At 19:40 11/28/98 , J. R. wrote:
>From: Alexander 'Sasha' Chislenko <firstname.lastname@example.org>
>>Interestingly enough, most of intentional reproduction is already
>>non-sexual, and sex is no longer necessary for even its original
>>purpose - to produce human offspring. It will probably be
>>considered reckless in the near future, to produce children by
>>blind combinations of genes, without first running the new DNA
>>through at least a medical check-up.
>>So it looks like sex and genders have a very limited future...
>"most intentional reproduction is already non-sexual"? You mean immaculate
>conception has replaced sex for intentional parents? This makes artificial
>insemination non-sexual. Or perhaps you mean non-coital? I thought sexual
>reproduction meant having children via sperm and egg as opposed to asexual
>parentage via cloning. --J. R.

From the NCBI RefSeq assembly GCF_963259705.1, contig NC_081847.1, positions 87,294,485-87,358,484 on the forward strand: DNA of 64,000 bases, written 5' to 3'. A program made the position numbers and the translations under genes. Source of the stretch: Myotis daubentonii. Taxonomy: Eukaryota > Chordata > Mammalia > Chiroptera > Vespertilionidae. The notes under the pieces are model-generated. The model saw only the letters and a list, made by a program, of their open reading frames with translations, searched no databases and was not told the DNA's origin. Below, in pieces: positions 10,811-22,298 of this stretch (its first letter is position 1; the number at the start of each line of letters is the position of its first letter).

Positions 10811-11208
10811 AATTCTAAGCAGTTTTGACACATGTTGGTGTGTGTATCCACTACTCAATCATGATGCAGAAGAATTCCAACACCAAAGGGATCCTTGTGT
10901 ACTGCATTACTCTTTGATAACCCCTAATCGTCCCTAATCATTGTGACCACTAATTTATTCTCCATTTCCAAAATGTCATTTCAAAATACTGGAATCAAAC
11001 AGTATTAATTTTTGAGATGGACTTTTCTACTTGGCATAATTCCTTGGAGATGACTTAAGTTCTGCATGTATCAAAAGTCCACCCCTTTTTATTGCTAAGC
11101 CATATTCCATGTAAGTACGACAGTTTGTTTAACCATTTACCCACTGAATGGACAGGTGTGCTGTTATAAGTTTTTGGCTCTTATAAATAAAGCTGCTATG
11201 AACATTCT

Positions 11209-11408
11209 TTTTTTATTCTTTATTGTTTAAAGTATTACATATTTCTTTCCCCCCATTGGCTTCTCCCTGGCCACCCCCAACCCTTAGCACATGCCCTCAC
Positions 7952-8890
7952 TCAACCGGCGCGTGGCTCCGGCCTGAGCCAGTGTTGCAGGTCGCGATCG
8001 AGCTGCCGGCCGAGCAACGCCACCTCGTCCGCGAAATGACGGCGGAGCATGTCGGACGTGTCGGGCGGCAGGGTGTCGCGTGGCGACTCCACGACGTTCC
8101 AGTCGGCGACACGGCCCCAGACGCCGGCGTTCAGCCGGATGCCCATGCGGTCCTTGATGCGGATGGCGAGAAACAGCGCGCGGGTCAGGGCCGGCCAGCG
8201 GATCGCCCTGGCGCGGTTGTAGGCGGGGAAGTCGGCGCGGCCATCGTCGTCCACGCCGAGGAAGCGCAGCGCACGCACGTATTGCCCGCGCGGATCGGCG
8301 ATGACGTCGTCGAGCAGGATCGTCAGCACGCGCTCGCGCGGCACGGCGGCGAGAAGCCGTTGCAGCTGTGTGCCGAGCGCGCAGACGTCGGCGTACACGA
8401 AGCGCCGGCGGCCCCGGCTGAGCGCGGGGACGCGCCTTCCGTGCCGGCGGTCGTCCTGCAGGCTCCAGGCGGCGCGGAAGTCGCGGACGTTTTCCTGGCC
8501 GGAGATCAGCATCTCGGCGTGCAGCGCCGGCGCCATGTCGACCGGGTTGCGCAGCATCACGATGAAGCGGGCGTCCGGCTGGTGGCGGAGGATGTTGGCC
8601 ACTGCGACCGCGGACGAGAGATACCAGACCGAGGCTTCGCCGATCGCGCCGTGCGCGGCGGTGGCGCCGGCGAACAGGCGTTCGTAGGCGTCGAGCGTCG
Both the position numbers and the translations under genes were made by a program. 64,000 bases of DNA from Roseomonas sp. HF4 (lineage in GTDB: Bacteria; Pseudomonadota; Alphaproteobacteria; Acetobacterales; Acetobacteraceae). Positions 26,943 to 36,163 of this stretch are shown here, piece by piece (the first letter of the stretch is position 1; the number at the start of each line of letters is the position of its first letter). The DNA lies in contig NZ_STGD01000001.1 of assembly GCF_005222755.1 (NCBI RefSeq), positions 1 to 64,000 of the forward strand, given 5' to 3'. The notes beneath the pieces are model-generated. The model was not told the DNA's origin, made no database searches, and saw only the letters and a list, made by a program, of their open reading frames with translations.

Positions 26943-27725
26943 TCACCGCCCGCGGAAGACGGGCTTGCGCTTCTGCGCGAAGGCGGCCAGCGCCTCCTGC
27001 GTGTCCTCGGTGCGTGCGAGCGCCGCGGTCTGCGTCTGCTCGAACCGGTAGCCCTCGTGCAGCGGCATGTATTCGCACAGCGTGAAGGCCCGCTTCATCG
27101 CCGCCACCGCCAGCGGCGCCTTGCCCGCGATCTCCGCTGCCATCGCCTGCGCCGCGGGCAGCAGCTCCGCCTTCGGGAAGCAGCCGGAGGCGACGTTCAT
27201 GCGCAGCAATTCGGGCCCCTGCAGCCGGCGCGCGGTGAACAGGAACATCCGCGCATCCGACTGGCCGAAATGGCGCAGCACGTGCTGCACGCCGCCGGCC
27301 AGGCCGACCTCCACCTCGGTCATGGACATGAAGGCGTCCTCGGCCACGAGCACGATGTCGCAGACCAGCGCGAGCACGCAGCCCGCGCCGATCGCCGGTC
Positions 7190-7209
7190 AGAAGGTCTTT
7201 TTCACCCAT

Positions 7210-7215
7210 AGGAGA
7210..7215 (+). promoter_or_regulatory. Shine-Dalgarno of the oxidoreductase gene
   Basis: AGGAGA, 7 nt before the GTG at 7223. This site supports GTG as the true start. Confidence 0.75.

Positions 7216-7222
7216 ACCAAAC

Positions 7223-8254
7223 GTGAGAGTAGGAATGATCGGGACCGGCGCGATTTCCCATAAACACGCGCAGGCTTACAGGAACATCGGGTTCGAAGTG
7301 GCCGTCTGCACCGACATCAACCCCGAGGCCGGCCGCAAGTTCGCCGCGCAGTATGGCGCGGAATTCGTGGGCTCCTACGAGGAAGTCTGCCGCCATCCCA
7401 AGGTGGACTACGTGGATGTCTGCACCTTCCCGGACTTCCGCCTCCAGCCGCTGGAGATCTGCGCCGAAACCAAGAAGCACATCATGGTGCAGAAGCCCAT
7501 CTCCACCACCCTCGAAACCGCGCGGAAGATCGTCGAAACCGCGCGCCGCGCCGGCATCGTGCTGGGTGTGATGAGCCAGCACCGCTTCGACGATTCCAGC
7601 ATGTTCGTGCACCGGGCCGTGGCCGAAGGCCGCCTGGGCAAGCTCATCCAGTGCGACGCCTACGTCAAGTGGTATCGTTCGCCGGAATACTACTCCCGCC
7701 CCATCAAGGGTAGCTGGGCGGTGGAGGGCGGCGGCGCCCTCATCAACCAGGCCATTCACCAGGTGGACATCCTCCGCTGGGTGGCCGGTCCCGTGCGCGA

I mean that there are lots of other things that are being intentionally reproduced, with and without modifications - tools, ideas, behavioral patterns, artifacts. Each of us engages in millions of times more of these than acts of biological reproduction. Our identity is also more closely connected to our ideas and skills than gen sets. When asked who they are, and what is important about them, people are more likely to name profession, political affiliation, personal beliefs, etc., and not cite their gene set. Same with degree of intentionality.
>>Isn't it time we stop classifying ourselves by gender?
>What do you mean "we"? The US Selective Service requires that only males
>register for military conscription. Try telling them to stop. --J. R.
Sure, military service may take gender into account. There are also all kinds of things about you that are taken into account. Like, whether you have a driving licence. Which doesn't mean that you should identify primarily with either of these features.